Theses Doctoral

Microfluidic Selection of Aptamers towards Applications in Precision Medicine

Olsen, Timothy Richard

Precision medicine represents a shift in medicine where large datasets are gathered for massive patient groups to draw correlations between disease cohorts. An individual patient can then be compared to these large datasets to determine the best treatment strategy. While electronic health records and next generation sequencing techniques have enabled much of the early applications for precision medicine, the human genome only represents a fraction of the information present and important to a person’s health. A person’s proteome (peptides and proteins) and glycome (glycans and glycosylation patterns) contain biomarkers that indicate health and disease; however, tools to detect and analyze such biomarkers remain scarce. Thus, precision medicine databases are lacking a major source of phenotypic data due to the absence of available methods to explore these domains, despite the potential of such data to allow further stratification of patients and individualized therapeutic strategies.
Available methods to detect non-nucleic acid biomarkers are currently not well suited to address the needs of precision medicine. Mass spectrometry techniques, while capable of generating high throughput data, lack standardization, require extensive preparative steps, and have many sources of errors. Immunoassays rely on antibodies which are time consuming and expensive to produce for newly discovered biomarkers. Aptamers, analogous to antibodies but composed of nucleotides and isolated through in vitro methods, have potential to identify non-nucleic acid biomarkers but methods to isolate aptamers remain labor and resource intensive and time consuming.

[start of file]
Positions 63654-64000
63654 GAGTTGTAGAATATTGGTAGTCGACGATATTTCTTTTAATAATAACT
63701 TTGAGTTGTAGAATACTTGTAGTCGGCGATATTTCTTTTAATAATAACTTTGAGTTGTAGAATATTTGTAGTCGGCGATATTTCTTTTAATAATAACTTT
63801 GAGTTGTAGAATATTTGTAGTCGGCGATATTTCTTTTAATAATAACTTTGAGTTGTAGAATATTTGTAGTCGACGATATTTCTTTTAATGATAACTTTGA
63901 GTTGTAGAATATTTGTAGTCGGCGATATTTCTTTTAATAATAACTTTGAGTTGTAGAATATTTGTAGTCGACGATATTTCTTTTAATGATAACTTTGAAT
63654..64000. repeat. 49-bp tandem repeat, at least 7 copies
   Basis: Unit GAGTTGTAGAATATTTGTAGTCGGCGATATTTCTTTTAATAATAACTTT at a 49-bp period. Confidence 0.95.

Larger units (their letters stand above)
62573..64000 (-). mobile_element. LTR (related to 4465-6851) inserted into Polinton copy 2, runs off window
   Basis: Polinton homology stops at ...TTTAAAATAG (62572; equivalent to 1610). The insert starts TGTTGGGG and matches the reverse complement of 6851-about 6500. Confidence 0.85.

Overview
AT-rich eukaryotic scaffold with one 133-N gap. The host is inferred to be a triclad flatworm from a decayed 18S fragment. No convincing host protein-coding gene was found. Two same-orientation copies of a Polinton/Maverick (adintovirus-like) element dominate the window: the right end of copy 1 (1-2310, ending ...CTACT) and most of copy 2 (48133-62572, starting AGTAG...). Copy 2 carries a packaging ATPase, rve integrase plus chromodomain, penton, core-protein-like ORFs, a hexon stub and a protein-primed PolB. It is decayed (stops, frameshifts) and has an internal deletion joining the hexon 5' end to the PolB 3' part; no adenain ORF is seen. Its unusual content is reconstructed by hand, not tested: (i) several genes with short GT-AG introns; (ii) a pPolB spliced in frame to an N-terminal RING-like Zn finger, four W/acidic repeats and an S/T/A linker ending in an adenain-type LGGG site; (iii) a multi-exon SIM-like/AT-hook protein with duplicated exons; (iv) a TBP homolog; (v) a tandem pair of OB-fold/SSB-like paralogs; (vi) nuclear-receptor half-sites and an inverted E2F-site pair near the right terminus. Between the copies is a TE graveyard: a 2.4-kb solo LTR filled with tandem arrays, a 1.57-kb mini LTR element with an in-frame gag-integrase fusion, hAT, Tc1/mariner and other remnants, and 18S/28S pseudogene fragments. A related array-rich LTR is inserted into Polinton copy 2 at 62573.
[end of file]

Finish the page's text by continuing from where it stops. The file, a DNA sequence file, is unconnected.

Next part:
Recently, microfluidic technology has been applied to the aptamer discovery process to reduce the aptamer development time, while consuming smaller amounts of reagents. Methods have been demonstrated that employ capillary electrophoresis, magnetic mixers, and integrated functional chambers to select aptamers. However, these methods are not yet able to fully integrate the entire aptamer discovery process on a single chip and must rely on off-chip processes to identify aptamers.
In this thesis, new approaches for aptamer selection are developed that aim to integrate the entire process for aptamer discovery on a single chip. These approaches are capable of performing efficient aptamer selection and polymerase chain reaction based amplification while utilizing highly efficient bead-based reactions. The approaches use pressure driven flow, electrokinetic flow or a combination of both to transfer aptamer candidates through multiple rounds of affinity selection and PCR amplification within a single microfluidic device. As such, the approaches are capable of isolating aptamer candidates within a day while consuming <500 µg of a target molecule.
The utility of the aptamer discovery approach is then demonstrated with examples in precision medicine over a broad spectrum (small molecule to protein) of molecular targets. Seeking to demonstrate the potential of the device to generate probes capable of accessing the human glycome (an emerging source of precision medicine biomarkers), aptamers are isolated against gangliosides GM1, GM3, and GD3, and a glycosylated peptide. Finally, personalized, patient specific aptamers are isolated against a multiple myeloma patient serum sample. The aptamers have high affinity only for the patient derived antibody.


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More About This Work

Academic Units
Mechanical Engineering
Thesis Advisors
Lin, Qiao
Ph.D., Columbia University
Published Here
October 19, 2018